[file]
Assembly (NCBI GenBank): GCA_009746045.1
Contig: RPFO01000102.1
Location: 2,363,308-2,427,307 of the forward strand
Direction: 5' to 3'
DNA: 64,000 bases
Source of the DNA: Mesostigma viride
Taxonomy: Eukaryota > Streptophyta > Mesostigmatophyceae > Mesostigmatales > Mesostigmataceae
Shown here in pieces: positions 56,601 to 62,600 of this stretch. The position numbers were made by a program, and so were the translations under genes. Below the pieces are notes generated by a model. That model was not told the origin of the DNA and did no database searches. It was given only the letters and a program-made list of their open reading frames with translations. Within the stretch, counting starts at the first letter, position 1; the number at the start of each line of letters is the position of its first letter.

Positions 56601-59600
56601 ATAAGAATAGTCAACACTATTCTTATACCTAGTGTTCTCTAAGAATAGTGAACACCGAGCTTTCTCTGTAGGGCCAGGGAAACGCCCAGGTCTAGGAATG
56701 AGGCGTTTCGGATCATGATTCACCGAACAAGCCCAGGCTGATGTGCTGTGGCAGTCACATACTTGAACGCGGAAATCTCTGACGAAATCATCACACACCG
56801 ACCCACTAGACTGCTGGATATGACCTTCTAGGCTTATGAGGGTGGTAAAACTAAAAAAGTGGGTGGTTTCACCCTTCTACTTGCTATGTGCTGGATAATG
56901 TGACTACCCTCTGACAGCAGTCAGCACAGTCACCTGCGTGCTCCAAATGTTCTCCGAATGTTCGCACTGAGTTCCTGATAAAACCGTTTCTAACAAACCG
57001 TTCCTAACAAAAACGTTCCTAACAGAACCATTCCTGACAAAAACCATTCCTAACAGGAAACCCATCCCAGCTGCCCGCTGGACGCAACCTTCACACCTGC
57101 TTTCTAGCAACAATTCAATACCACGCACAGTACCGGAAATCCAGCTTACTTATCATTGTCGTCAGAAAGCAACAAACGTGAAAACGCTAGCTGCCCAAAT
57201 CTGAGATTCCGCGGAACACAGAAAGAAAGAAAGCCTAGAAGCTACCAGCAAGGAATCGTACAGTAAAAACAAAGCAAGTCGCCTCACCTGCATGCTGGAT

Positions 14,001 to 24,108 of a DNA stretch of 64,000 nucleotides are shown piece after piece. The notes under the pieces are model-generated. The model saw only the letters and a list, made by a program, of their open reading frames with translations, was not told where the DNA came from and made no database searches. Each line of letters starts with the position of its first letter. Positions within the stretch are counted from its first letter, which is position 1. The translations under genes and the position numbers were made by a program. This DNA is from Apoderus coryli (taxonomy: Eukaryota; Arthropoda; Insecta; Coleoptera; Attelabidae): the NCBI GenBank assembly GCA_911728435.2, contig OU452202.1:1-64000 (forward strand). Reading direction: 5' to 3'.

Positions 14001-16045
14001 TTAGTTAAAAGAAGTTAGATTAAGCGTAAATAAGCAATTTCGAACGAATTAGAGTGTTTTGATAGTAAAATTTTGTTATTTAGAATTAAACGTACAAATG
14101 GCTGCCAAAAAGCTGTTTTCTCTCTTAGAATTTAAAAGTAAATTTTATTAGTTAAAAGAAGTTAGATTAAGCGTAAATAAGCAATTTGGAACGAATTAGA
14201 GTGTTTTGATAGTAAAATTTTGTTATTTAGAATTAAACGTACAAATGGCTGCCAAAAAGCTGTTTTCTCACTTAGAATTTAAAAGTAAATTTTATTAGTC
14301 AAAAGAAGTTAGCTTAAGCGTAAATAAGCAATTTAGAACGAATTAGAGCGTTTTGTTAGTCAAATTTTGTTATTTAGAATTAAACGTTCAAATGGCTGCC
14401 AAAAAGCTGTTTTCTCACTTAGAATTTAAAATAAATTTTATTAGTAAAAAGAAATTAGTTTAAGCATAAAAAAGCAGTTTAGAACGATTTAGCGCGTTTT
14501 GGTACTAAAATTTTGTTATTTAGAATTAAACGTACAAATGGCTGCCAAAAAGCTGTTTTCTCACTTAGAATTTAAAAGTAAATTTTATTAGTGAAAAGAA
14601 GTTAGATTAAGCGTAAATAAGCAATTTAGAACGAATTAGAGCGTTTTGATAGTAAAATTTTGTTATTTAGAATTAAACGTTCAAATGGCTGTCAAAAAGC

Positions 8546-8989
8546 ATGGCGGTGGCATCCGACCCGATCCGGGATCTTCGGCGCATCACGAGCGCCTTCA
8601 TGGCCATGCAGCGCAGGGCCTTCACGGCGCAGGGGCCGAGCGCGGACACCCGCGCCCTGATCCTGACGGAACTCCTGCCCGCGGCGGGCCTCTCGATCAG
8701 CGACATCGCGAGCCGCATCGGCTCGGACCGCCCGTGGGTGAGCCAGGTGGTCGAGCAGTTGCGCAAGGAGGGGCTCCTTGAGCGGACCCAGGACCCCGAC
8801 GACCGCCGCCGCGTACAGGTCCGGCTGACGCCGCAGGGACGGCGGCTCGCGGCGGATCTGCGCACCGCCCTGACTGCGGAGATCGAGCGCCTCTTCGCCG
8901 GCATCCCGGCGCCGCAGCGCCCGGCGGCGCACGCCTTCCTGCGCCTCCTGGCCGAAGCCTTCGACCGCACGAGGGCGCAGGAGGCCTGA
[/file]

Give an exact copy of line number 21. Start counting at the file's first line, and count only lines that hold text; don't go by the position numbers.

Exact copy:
14201 GTGTTTTGATAGTAAAATTTTGTTATTTAGAATTAAACGTACAAATGGCTGCCAAAAAGCTGTTTTCTCACTTAGAATTTAAAAGTAAATTTTATTAGTC